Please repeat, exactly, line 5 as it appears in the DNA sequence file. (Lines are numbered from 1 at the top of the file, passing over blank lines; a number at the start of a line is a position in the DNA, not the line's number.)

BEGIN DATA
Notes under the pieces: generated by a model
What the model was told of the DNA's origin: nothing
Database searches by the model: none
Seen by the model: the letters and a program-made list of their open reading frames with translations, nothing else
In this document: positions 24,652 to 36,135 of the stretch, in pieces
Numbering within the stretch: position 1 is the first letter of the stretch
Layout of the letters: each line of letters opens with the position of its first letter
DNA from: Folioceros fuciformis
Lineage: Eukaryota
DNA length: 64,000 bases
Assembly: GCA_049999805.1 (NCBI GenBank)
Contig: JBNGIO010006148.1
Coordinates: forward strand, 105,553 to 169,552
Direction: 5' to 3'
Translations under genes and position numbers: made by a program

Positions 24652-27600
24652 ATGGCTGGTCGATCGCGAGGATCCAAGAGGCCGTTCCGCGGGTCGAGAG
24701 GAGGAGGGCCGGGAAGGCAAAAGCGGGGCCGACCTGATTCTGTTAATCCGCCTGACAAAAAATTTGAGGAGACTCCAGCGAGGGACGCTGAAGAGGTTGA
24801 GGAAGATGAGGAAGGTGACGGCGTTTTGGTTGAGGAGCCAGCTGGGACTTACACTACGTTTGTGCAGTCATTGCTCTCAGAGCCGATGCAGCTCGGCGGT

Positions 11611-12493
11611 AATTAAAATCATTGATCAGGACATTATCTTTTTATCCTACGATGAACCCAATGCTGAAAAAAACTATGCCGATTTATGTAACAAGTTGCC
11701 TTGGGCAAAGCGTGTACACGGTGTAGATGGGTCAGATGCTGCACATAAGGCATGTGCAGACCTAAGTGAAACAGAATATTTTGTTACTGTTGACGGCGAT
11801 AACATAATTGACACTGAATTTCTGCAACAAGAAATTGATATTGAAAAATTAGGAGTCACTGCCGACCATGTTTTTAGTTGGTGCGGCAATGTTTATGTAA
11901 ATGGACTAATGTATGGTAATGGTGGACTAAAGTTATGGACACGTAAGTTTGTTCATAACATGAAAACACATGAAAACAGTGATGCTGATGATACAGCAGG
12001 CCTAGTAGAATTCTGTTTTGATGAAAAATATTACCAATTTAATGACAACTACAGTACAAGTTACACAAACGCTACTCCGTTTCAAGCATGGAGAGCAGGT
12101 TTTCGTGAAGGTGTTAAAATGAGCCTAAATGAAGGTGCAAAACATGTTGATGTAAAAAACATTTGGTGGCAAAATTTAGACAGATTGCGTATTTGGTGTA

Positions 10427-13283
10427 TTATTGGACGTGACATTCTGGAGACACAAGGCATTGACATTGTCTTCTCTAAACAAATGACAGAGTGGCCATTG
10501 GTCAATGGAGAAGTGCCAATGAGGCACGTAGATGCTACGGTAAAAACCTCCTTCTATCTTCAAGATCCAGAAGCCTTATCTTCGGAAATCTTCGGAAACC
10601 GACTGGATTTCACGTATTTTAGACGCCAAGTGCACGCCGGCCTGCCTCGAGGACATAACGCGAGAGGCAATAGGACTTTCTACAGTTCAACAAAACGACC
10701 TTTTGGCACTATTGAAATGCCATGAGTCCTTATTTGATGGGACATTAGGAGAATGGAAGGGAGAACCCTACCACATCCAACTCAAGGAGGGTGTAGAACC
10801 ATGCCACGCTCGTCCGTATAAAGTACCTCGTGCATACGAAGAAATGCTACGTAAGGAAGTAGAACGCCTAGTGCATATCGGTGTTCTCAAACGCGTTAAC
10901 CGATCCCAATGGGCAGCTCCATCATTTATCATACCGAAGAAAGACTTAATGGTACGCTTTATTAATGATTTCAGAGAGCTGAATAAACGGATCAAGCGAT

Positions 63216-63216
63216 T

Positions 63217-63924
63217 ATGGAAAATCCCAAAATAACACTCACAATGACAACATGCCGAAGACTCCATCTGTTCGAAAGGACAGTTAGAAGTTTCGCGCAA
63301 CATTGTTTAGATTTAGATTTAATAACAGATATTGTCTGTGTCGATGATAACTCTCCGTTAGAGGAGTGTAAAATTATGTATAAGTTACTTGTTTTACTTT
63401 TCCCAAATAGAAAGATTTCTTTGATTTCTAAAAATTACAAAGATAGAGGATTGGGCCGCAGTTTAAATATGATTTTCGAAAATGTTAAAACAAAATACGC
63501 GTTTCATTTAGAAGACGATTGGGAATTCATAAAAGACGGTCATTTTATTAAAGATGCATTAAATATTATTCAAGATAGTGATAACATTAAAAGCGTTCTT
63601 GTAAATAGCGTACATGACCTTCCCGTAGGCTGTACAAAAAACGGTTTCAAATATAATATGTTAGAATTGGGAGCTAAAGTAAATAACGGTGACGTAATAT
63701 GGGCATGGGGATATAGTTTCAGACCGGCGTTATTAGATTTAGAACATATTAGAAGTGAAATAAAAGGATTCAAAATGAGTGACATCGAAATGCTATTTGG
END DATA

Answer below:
In this document: positions 24,652 to 36,135 of the stretch, in pieces